Miloslav Capek

Miloslav Capek received his Ph.D. degree in 2014, and was appointed Associate Professor in 2017, all from the Czech Technical University in Prague, Czech Republic. Miloslav is a senior member of the IEEE, a former EurAAP delegate (Region 8, 2015-2020), and an Associate Editor of IET Microwaves, Antennas & Propagation. He has been a grant holder and member of a research team for several national and international projects, including projects funded by the Czech Science Foundation, the Technology Agency of the Czech Republic, and European Cooperation in Science and Technology (COST ASSIST, COST VISTA). He leads the development of the AToM (Antenna Toolbox for MATLAB) package and serves as a vice-chair of the EurAAP “Software and Modeling” working group. He is the author or co-author of over 150 journal and conference papers. He received the IEEE Antennas and Propagation Edward E. Altshuler Prize Paper Award in 2023. His current research interests include the areas of electromagnetic theory, electrically small antennas, numerical techniques, and optimization. For more detailed information, see capek.elmag.org.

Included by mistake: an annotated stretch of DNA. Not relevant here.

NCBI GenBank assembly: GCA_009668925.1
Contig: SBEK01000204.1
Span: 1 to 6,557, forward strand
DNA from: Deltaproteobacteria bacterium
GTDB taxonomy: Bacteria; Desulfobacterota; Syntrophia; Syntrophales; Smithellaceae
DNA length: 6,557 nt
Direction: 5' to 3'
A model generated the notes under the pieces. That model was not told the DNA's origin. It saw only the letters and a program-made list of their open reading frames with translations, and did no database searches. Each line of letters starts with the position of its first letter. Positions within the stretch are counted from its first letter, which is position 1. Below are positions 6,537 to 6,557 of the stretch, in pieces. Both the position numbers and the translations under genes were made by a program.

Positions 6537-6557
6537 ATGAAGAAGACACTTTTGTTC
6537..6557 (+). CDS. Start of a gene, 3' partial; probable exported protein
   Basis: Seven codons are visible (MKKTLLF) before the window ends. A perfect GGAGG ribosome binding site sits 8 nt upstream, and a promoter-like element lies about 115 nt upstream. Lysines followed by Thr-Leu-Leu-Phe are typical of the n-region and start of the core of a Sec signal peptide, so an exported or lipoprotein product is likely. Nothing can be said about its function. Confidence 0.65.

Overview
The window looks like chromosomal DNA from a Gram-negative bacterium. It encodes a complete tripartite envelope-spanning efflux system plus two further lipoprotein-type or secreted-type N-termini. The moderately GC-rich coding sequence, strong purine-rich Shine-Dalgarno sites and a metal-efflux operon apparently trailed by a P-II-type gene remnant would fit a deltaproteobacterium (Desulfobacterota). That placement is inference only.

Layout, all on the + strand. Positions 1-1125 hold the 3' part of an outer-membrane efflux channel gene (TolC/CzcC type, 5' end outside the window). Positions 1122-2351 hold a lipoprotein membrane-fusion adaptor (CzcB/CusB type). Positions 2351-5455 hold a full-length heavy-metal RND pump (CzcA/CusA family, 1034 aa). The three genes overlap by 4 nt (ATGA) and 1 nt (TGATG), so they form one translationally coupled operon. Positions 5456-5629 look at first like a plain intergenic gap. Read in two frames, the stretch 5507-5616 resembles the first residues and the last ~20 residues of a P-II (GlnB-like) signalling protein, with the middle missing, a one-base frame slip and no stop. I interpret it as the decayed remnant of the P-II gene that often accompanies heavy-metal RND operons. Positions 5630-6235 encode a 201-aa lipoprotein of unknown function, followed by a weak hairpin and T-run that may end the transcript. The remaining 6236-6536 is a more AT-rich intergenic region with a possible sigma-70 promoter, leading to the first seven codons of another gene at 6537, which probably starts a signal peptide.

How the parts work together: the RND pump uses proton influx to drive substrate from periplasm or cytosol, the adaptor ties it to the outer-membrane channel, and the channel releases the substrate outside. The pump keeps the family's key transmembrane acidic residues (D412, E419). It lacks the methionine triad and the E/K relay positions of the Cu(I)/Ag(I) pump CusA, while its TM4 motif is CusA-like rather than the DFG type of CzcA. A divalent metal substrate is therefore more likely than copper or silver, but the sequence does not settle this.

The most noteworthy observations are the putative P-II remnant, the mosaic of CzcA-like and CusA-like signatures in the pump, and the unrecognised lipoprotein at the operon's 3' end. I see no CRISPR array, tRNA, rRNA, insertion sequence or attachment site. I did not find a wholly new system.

Upper Bounds on Antenna Gain and Its Reachability

Antenna gain, as a product of radiation efficiency and antenna directivity, is a crucial design parameter with its role even more pronounced in modern and future high-frequency applications, including automotive radars and 6G. As such, the question of its upper bound will be thoroughly addressed in this talk. Starting with the classical works of Uzkov, Bouwkamp, and Harrington and moving forward to recent advanced computational schemes based on modal theory and quadratic programming, it will be demonstrated that the upper bound for antenna gain of a fixed polarization has some unique numerical properties, making it possible to express the solution semi-analytically. The interplay between the electrical size of an antenna, material losses, and bandwidth will be discussed in detail, indicating that all these effects are closely interconnected. The difference between high-directivity (super-directivity) and high-gain (super-gain) will be demonstrated, and the optimal current densities for various antenna design regions will be shown. Considering the excitation of an antenna, i.e., possible mismatch, realized gain is another metric to be optimized. Ways to establish realized gain for multiport antennas and arrays and to identify available degrees of freedom for effective antenna design, in addition to their simultaneous optimization, will be discussed. The talk will conclude with a discussion of open problems and future challenges.